6000 CAES NEWSWIRE | Healthy dining Skip to Main Menu Skip to Content

MEDIA NEWSWIRE

Making healthy choices when eating out

By Morgan Roan
University of Georgia

It's often hard to eat healthy when dining out. But healthy eating has become top priority for many Americans. And fast- food and other restaurants are becoming much more careful about limiting the fat content of the dishes they serve.

"Go to the Web site of chain restaurants and look at the nutrition information for menu items before you go," said Connie Crawley, an Extension Service nutrition and health specialist with the University of Georgia College of Family and Consumer Sciences.

"Knowing what you want before you go," she said, "lessens the risk that you'll order a less healthy item when you arrive."

If you want to dine out and eat healthy, follow a few tips to adhere to your low-fat diet.

Ask your server for the list of ingredients and the preparation method for dishes you're not familiar with.

Ask your server to replace high-fat ingredients with more heart- healthy choices. For example, you may be able to substitute steamed vegetables or fruit salad for french fries.

When ordering a salad or pasta, ask for the dressing or sauce to be served on the side. This will allow you to control the amount you add to the dish.

When ordering pasta dishes, look for tomato-based sauces rather than cream-based sauces. They're much lower in fat and calories.

You can also request that the chef remove the skin from poultry dishes. If it's not possible, do this yourself before enjoying your meal.

When ordering grilled fish or vegetables, ask that the food either be grilled without butter or oil or prepared "light," with little oil or butter.

Ask for salsa with a baked potato instead of other toppings such as sour cream, butter, cheese or bacon. Salsa is very low in calories and a healthy alternative.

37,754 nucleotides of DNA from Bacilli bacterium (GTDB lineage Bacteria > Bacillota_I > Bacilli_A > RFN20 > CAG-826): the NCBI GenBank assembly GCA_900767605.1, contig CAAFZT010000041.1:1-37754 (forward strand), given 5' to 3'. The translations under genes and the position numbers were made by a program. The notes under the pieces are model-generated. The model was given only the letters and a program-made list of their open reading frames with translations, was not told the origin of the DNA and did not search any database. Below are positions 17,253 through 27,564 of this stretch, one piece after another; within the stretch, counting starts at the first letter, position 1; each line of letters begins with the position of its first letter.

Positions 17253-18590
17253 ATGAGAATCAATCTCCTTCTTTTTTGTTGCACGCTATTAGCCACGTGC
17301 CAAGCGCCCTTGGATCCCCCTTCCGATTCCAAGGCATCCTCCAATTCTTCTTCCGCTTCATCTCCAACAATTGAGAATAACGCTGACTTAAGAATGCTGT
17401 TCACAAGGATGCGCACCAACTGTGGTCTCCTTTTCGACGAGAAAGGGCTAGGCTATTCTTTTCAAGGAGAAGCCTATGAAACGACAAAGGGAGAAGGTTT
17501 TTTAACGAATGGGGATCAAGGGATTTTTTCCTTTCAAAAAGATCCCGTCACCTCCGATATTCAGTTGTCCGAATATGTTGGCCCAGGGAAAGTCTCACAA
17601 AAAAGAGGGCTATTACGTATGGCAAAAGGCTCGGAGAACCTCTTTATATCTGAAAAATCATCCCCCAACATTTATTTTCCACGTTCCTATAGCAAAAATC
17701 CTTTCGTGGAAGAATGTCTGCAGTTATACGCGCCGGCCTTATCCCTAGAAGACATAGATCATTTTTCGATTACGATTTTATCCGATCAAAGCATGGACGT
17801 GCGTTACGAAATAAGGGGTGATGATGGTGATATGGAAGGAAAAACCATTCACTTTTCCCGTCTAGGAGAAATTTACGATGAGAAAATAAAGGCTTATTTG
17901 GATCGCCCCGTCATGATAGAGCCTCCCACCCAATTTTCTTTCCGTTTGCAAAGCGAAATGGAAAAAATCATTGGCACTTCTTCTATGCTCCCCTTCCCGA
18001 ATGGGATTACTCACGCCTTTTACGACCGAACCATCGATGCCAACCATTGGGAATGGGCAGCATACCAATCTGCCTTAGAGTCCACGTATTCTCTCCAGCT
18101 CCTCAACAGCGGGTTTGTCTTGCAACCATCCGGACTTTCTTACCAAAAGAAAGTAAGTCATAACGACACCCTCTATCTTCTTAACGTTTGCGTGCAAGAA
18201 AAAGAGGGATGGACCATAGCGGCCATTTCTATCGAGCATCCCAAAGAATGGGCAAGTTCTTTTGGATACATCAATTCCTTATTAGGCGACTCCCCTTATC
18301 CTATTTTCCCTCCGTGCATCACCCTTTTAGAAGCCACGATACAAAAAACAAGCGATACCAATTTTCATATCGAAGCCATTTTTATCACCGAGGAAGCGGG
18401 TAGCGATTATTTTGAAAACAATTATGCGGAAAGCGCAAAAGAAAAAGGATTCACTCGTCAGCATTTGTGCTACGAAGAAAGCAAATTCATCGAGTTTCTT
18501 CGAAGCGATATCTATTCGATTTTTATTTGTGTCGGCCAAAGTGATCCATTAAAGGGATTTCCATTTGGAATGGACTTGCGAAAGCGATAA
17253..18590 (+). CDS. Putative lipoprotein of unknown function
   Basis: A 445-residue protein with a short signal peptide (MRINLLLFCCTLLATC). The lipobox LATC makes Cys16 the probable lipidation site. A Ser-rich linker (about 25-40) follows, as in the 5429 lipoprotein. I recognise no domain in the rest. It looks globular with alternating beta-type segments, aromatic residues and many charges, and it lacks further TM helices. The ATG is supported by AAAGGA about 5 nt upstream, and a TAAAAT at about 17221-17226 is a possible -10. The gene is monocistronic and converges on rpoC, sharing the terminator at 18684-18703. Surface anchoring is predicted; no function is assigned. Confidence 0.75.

Order sandwiches with mustard rather than mayonnaise. Mustard adds flavor and contains very few calories.

Look for foods on the menu that are baked, grilled, dry- sautéed, broiled, poached or steamed. These cooking techniques use less fat in the food preparation and are generally lower in calories.

Choose foods made with whole grains such as whole-wheat bread and brown rice.

If you want a dessert, choose low-fat options like sorbet, fresh berries or fruit.

Stop eating when you're full. Listen to the cues your body gives you.

Drink water, diet soda or unsweetened tea or coffee instead of regular soda or alcoholic beverages. This will save a lot of calories each day.

These suggestions will help you make healthy decisions you won't regret later.

Here a few healthy choices if you eat at these restaurants:

LongHorn Steakhouse: Sierra Chicken; Flo's Filet; LongHorn salmon; grilled shrimp.

Chili's Grill and Bar: "Guiltless" menu; Margarita grilled chicken; lettuce wraps.

McDonald's: Grilled chicken Caesar salad with low-fat vinaigrette dressing; Egg McMuffin; hamburger; Chicken McGrill (without mayo); side salad with low- fat vinaigrette dressing; vanilla reduced-fat ice cream cone.

Wendy's : Grilled chicken sandwich with a side salad and fat-free dressing; Junior hamburger with a side salad and fat-free dressing; large chili with a side salad and fat-free dressing; plain baked potato and a small chili.

Subway : Any of the seven subs with 6 grams of fat or less; Atkins Friendly Wraps.

"If you can't order one of these lower-fat items, at least consider sharing a meal or snack containing more fat and calories with a meal partner, or put half of the food into a ... take-home box before you dig in," Crawley said.

"Even these healthier menu items may be more food than you need to eat at one time," she said. "Make sure your stomach capacity determines how much you will eat, not your eyes."

(Morgan Roan is a student writer with the University of Georgia College of Agricultural and Environmental Sciences.)

(Morgan Roan is a student writer with the University of Georgia College of Agricultural and Environmental Sciences.)

Share Story:
0